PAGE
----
Tuesday, 23 August 2011
What future for Hewlett-Packard?
Leading computer manufacturer Hewlett-Packard has made the headlines over the past few days following its decision to discontinue the production of webOS-based devices Touchpad and Pre 3 smartphone.
This early exit of smartphone and tablet computer business segment is surprising since HP's acquisition of smartphone manufacturer Palm for $1.2 billion dates of July 1st 2010. At that date (and until a few days ago) HP was determined to succeed on the smartphone and tablet market by building an complete WebOS-based ecosystem that could compete with Apple's iOS and Google's Android.
But after 13 months and the Touchpad's commercial failure (in spite of a hefty marketing investment) HP plans to operate a complete turnaround and to exit the mobile and the PC industry altogether, in order to focus on software and IT services, much like IBM did in 2005 when it sold its PC division to Chinese Lenovo. This strategic move coincides with the purchase of British software developer Autonomy for $10.2 billion, another move which did not convince many professionals in the field since HP has never been a major player of the software industry.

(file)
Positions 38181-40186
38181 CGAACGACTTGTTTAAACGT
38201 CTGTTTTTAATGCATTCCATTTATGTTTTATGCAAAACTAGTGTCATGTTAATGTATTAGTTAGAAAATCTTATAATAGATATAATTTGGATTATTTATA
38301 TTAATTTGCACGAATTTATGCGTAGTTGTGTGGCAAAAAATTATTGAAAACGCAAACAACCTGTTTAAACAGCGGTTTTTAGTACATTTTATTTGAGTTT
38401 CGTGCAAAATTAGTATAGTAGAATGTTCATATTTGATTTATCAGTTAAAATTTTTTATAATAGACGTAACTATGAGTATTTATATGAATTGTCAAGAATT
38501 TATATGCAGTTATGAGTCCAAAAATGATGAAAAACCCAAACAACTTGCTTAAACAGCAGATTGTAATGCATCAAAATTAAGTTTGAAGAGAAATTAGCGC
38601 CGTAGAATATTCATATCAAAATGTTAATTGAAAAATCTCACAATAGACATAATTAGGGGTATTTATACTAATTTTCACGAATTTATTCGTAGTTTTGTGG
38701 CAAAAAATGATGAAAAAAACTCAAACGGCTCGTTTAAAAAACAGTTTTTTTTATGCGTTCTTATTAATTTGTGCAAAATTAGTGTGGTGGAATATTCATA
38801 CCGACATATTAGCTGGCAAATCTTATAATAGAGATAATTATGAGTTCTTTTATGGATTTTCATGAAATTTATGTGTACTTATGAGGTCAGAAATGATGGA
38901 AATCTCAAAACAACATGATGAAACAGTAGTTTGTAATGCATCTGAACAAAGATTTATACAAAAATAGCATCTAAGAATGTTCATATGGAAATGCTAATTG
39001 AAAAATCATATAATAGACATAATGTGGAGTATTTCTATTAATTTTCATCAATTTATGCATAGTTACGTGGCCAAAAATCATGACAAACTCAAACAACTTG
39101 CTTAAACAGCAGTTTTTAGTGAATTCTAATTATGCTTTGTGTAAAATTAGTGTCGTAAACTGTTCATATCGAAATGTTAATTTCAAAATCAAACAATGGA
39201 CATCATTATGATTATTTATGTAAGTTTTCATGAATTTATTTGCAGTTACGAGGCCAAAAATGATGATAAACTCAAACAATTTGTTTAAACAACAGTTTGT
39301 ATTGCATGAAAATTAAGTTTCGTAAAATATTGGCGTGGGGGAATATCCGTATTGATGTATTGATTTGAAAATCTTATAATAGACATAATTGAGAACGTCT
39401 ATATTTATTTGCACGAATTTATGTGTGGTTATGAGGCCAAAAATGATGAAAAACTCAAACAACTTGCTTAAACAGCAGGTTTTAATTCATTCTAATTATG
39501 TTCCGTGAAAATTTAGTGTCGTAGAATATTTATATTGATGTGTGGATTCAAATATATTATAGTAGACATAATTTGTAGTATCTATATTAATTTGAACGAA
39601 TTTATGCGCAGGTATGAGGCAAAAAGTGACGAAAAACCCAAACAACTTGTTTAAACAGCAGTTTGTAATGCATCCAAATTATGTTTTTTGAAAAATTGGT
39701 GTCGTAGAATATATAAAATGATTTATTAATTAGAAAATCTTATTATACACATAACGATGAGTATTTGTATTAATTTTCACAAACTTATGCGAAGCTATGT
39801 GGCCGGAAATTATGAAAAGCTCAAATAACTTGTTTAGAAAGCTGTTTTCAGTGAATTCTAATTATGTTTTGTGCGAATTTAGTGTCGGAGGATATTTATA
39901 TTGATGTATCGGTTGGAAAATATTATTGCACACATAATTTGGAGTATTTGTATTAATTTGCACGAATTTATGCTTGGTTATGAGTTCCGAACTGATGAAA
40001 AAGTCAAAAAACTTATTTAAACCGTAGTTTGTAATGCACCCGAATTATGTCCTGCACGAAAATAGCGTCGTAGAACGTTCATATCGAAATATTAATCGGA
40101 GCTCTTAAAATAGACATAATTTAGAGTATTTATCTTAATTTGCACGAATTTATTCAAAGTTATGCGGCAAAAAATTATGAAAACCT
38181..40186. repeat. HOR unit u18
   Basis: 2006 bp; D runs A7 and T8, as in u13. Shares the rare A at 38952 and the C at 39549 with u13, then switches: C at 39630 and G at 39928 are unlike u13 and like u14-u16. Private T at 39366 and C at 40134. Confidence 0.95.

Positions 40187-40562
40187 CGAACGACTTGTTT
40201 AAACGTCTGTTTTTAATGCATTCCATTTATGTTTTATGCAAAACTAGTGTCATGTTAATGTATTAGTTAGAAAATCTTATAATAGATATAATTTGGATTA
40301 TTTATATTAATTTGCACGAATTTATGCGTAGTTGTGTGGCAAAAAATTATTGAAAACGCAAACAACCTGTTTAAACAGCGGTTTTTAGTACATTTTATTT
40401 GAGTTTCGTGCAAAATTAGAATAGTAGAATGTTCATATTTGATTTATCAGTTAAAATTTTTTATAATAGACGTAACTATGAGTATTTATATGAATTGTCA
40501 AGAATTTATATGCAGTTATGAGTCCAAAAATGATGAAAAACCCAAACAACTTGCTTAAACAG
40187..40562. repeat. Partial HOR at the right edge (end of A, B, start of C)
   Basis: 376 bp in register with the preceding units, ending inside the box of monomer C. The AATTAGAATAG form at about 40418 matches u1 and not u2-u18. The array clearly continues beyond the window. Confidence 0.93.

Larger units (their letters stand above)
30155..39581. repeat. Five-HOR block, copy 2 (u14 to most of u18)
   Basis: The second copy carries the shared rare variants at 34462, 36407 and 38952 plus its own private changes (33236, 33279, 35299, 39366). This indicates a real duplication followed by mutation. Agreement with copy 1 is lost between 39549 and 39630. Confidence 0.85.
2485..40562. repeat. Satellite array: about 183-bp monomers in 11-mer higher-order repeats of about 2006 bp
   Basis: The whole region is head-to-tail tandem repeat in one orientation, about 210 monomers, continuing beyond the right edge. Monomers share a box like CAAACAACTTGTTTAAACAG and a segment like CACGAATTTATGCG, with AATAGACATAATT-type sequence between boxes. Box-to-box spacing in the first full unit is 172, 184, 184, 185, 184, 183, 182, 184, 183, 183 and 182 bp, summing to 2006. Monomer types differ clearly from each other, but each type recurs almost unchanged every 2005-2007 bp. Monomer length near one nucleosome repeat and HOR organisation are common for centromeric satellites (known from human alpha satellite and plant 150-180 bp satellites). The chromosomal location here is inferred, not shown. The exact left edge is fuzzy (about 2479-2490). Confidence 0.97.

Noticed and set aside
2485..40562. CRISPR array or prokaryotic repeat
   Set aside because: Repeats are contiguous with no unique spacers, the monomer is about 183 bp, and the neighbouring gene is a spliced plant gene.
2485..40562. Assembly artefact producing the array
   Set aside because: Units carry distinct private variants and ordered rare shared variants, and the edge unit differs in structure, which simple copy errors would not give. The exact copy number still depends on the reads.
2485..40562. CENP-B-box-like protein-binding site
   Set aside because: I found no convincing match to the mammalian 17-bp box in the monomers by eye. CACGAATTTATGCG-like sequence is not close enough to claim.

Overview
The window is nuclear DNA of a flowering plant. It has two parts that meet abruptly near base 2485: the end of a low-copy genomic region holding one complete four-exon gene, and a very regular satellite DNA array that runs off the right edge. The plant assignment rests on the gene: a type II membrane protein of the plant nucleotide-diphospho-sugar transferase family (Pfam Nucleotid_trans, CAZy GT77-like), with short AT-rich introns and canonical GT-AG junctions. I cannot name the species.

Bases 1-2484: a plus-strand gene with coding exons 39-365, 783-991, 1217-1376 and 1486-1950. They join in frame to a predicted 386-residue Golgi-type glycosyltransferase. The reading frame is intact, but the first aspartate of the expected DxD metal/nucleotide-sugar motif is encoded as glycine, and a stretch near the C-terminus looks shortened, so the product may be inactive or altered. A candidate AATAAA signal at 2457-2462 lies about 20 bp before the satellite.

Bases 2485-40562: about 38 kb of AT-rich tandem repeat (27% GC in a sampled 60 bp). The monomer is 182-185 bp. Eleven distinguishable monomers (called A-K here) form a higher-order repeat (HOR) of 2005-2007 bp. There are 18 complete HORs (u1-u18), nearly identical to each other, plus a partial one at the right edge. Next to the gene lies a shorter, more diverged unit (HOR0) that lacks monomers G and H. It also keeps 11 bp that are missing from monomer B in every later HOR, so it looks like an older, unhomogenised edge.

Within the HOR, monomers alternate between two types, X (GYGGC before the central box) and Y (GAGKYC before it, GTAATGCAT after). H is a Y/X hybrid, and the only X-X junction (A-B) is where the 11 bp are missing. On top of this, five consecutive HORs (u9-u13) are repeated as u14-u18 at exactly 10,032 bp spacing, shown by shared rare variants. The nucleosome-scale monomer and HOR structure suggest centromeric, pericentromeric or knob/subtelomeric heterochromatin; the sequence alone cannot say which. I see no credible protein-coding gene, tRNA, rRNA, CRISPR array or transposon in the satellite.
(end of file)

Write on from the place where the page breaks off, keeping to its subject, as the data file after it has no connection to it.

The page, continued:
Whether HP's new business strategy will prove successful or not, its purchase of Palm was probably a clever move given the number of patents it acquired in the deal: roughly between 1600 and 4000 according to a Breakingview/Zdnet's estimation. As Larry Dignan of Zdnet notes, 'given the patent price benchmarks set by Google’s $12.5 billion purchase of Motorola Mobility (and its portfolio of 17000 patents) and the Nortel $4.5 billion auction of 6,000 patents (acquired by the the Apple consortium, it’s possible that the unit formerly known as Palm may fetch a sum to offset some of HP’s losses.'
Whereas the outright sale of its IP portfolio seems unlikely for now, since HP did not announce the complete demise of WebOS. HP might look first at licensing its IP portfolio in order to make for the loss incurred due to the desastrous Touchpad launch. An auction sale à la Nortel is however not to exclude in the future. We should know very soon, which road will Hewlett-Packard take.